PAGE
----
Whether or not it is possible to mitigate the security risks posed by a single vendor’s expanded scope with sound verification measures, we have urgent concerns about the effect that the merger may have on the ability of election administrators to obtain products and services on fair terms, and under contract provisions that foster, rather than inhibit, election transparency. Consolidating election vendors may also stifle innovation in new systems, equipment and ideas like open-source voting.
What can be done? In the near term, the Department of Justice should carefully examine this merger, as Senator Schumer and others have sought. Jurisdictions planning to obtain new equipment or upgrade existing equipment should do everything possible to seek protective contract provisions, such as barring vertical integration of election products and services. Recently, New York took steps to de-couple the market for ongoing election services from the equipment market. There, stringent requirements—especially for vendor documentation—support competitive bidding and resultant lower costs for contracts to provide training, ballot printing, and put election programming in the hands of local election officials, rather than vendors. But few jurisdictions have the kind of market leverage created by NY’s size and regulatory environment.
A security-critical computer system like a vote tabulator could very well have flawed or malicious software that can affect its core functions, no matter who develops, sells, or services the system. For our elections to merit any confidence from the electorate, we must verify the accuracy of vote counts, with voter-marked paper ballots, strong measures to protect the chain of ballot custody, and routine robust manual vote tabulation audits. Congress should enact HR 2894 and S.1431, the Voter Confidence and Increased Accessibility Act, which would require voter-marked paper ballots and random hand-counted tabulation audits, and improve chain of custody procedures. It is unclear if the remaining smaller vendors on the market will be able to compete effectively for contracts with a post-merger ES&S, and in how many states.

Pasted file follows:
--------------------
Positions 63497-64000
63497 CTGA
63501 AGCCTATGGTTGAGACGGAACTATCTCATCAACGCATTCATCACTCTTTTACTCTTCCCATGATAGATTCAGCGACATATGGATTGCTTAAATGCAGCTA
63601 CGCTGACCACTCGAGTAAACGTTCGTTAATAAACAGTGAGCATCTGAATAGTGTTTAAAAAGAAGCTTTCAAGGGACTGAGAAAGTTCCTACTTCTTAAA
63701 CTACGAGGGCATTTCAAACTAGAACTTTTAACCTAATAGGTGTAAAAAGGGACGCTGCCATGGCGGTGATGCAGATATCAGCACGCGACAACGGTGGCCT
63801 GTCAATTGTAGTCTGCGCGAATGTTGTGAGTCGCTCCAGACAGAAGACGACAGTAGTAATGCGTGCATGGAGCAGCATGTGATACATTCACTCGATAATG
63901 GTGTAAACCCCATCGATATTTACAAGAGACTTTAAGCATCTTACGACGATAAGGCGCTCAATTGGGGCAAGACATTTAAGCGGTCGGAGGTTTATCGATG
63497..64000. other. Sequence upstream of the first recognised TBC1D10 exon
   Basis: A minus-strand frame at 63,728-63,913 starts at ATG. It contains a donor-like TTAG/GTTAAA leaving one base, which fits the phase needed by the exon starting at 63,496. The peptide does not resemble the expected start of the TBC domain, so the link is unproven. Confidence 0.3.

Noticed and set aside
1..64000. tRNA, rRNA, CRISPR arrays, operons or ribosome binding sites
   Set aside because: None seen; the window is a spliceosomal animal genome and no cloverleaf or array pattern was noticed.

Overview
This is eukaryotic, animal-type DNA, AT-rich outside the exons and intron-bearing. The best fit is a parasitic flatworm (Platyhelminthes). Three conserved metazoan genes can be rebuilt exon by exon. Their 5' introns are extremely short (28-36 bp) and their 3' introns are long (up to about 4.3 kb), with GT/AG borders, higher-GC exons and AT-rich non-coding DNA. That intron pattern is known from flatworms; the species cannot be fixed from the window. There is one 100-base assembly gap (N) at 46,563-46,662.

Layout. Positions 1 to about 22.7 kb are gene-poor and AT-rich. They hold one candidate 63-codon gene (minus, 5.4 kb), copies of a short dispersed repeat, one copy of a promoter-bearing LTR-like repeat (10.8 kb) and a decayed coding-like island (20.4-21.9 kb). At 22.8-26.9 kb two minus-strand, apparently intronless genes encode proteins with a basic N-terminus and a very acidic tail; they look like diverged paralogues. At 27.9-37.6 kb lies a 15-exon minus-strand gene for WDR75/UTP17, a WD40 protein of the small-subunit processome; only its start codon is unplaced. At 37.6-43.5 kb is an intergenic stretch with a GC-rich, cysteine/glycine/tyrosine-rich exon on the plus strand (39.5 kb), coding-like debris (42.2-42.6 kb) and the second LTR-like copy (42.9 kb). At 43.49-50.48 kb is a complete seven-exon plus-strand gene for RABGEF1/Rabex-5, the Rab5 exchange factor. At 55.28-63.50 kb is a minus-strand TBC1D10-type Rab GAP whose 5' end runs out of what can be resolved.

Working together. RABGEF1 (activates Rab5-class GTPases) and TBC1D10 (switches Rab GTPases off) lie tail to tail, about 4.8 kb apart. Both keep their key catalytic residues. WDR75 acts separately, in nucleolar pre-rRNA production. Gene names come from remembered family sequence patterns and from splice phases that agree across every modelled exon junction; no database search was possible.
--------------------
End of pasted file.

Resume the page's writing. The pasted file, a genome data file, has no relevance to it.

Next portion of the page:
Congress and the Department of Justice should work to address this issue as quickly as possible in order to ensure that we do not see state and local jurisdictions having the terms of voting system contracts all but dictated to them. Congress should consider measures that make it easier for local governments or non-governmental organizations to obtain federal voting system certification, perhaps by requiring a fixed fee for the testing of voting equipment, with the balance of initial testing costs funded by the federal government. If initial testing reveals design deficiencies, vendors would pay for the cost of addition testing. In sum, the purchase of Premier Election Solutions by the nation’s largest voting system vendor is a serious cause for concern—and an opportunity for policymakers to take up reforms that are necessary no matter the outcome of any investigation or litigation.